According to data presented at a national conference of spine surgeons, a bioengineered protein used as part of a surgical procedure could potentially increase patient cancer risks. The spine surgery product known as bone morphogenetic protein-2, or BMP-2, is the bone growth stimulating biological agent used in Medtronic’s Infuse, which has been approved by the FDA, and Amplify, an unapproved product that was the subject of the data presented at the conference. BMP-2 use in spinal surgery has increased, because by stimulating bone growth, it can eliminate the need to harvest a small amount of a patient’s own bone for use in spinal fusion surgery.
The Infuse product was approved by the FDA for its narrow use after an earlier clinical trial showed it worked about as well as a standard hip bone graft in a specific kind of spinal fusion surgery. Once considered a major advance in spine surgery, the Infuse product is now the subject of investigations by the U.S. Senate and the Department of Justice over omissions of safety problems from the clinical trial data. With Amplify, Medtronic was seeking additional FDA-approval for a higher-dose formulation of the BMP-2 spinal fusion product. The FDA refused to grant approval earlier this year, a decision Medtronic is appealing.
Clinical trial results demonstrated a significantly higher number of cancers in the test group when compared to a control group of patients that received bone graft as part of a spinal fusion. An FDA advisory panel last year had narrowly recommended approval of Amplify, but was split over possible cancer risks. In March of this year, the agency notified Medtronic in a “nonapprovable” letter that the FDA would need additional information in order to continue. Based on information provided by Medtronic, the FDA rejected that higher-dose formulation, citing concern about cancer risks. At the national conference, additional findings of the Medtronic-sponsored clinical trial not disclosed in the FDA’s rejection were made public.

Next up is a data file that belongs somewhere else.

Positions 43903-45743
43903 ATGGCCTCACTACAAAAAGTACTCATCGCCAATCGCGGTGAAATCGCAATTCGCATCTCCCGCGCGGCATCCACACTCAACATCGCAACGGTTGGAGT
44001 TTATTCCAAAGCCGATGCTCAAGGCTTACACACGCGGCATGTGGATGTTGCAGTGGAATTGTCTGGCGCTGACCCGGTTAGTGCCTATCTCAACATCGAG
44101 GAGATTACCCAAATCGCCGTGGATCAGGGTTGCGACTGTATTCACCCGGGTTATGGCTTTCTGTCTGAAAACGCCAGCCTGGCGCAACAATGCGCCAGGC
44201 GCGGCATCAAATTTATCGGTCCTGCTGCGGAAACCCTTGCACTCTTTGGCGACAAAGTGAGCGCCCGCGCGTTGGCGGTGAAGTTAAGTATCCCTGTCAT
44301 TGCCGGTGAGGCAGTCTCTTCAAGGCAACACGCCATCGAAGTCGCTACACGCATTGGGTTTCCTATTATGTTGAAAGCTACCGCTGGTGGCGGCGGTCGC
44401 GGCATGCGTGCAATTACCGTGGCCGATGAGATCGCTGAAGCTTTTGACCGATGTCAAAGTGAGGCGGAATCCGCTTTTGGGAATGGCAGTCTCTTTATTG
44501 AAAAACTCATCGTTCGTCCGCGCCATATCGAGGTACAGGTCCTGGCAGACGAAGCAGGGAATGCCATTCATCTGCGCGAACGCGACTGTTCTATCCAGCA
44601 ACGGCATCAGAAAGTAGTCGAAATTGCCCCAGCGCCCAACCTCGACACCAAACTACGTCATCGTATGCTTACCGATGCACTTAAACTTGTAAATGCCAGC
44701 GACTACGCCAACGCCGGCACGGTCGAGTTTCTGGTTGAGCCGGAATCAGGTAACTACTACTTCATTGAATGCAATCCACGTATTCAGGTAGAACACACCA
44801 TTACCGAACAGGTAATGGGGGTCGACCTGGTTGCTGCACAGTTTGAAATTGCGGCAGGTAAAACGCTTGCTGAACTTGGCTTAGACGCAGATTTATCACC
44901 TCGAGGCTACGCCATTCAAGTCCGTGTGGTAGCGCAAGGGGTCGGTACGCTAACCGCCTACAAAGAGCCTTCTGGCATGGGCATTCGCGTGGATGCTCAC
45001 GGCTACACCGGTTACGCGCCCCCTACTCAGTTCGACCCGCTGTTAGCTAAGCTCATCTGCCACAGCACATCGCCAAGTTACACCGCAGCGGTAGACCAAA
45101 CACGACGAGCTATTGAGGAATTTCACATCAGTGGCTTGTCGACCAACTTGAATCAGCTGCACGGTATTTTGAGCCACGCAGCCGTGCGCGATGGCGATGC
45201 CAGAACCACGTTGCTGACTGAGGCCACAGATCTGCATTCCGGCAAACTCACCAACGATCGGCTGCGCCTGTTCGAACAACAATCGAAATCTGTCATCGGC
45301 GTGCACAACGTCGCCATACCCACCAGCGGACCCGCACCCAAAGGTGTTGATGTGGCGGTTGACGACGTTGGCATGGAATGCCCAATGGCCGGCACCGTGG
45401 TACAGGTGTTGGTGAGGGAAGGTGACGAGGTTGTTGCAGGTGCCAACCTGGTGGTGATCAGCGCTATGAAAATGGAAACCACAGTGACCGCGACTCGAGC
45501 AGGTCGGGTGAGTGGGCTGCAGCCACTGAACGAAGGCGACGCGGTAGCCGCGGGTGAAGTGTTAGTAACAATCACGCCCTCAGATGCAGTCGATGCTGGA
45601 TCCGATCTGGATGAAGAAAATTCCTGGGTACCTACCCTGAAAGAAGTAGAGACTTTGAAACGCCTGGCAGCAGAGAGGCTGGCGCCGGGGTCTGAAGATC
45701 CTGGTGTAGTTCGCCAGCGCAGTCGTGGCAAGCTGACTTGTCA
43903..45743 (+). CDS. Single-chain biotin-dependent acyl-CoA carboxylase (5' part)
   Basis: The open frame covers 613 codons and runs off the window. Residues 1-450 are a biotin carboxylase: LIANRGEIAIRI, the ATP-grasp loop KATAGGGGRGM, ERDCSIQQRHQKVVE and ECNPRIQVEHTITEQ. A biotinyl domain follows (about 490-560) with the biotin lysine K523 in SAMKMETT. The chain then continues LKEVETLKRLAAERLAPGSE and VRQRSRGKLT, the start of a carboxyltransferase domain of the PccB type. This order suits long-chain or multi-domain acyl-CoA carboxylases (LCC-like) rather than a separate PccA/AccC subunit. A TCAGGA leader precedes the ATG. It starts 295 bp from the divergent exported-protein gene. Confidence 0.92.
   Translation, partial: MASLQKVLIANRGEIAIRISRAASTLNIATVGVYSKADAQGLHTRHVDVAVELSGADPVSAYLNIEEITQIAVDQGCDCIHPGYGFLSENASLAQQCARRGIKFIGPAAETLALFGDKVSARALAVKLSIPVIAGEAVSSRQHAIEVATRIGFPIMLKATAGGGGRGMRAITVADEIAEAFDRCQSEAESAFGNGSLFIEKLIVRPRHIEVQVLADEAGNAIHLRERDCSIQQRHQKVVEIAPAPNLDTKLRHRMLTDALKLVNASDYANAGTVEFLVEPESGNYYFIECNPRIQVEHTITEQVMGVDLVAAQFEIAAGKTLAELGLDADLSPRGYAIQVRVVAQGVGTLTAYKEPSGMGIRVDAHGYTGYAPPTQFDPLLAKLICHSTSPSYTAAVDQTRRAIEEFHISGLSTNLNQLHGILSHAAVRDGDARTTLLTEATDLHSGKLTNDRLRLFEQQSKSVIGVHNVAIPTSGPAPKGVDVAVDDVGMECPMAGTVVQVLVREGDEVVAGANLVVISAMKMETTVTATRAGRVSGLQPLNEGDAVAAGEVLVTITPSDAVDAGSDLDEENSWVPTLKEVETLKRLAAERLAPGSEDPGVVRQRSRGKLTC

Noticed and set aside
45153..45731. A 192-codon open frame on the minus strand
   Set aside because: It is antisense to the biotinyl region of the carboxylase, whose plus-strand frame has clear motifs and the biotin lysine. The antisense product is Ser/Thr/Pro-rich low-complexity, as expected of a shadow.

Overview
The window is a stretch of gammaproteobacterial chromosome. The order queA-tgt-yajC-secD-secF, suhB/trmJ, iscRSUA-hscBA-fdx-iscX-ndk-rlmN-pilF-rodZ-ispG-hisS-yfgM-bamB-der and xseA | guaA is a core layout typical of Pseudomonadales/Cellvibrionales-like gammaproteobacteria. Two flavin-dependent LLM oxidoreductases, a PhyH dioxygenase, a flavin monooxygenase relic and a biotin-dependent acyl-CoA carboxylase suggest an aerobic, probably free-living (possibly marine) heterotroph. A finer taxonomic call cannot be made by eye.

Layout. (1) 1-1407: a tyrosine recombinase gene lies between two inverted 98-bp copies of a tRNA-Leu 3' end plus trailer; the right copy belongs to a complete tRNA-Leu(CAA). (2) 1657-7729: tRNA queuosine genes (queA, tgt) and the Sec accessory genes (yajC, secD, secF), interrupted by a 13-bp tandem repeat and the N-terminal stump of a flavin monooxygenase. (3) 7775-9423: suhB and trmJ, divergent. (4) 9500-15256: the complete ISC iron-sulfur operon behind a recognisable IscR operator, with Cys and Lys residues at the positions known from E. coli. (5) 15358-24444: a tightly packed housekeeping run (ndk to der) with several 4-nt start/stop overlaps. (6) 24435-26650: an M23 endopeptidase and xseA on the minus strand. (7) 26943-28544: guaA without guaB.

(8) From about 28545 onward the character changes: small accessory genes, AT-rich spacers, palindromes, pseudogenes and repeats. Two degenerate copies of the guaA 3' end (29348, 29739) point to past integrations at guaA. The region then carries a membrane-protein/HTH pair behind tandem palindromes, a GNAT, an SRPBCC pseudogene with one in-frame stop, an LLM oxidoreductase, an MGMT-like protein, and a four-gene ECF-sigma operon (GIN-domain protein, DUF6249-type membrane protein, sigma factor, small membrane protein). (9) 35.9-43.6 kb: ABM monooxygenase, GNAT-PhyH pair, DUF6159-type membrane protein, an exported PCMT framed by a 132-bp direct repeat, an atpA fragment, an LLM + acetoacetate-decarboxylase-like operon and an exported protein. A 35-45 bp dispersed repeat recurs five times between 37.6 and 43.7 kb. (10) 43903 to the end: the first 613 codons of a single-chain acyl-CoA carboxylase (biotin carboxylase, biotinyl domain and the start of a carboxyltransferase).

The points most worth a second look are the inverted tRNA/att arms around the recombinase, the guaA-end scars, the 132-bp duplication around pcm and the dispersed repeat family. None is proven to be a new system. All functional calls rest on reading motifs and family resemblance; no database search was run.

The studies indicated that cancer risks were significantly elevated. Three years after surgery, there were 20 cancers in the Amplify group versus five cases in the bone graft group. The accelerated rate of cancer development indicates that BMP-2 may play a role in promoting cancer rather than causing it. The implications for the currently approved Infuse are unknown.
The researchers had information showing that at two and three years after being implanted with the genetically engineered protein, significantly higher numbers of Amplify patients were being diagnosed with cancer. A Journal Sentinel (Milwaukee) investigation revealed that Medtronic and doctors had become aware of information about a ninth cancer case, which pushed the concern to a critical level, at least two months before the paper was published in 2009. Additionally, doctors who received millions of dollars from Medtronic failed to report serious complications with the protein in 13 papers over the span of a decade.
The increasing pressure on the FDA to speed up its approval process for medical devices only exacerbates any future flaws or failings of the approvals system. Industry generally favors a speedier approvals process in order to get products to market, noting that the current process gives advantage to European-based industry. Conversely, the FDA’s changes are being considered when concern for the oversight ability of the FDA about the safety and effectiveness of devices is at a heightened level. The battle between industry and the FDA will certainly intensify as Congress considers legislation governing industry fees paid to the agency.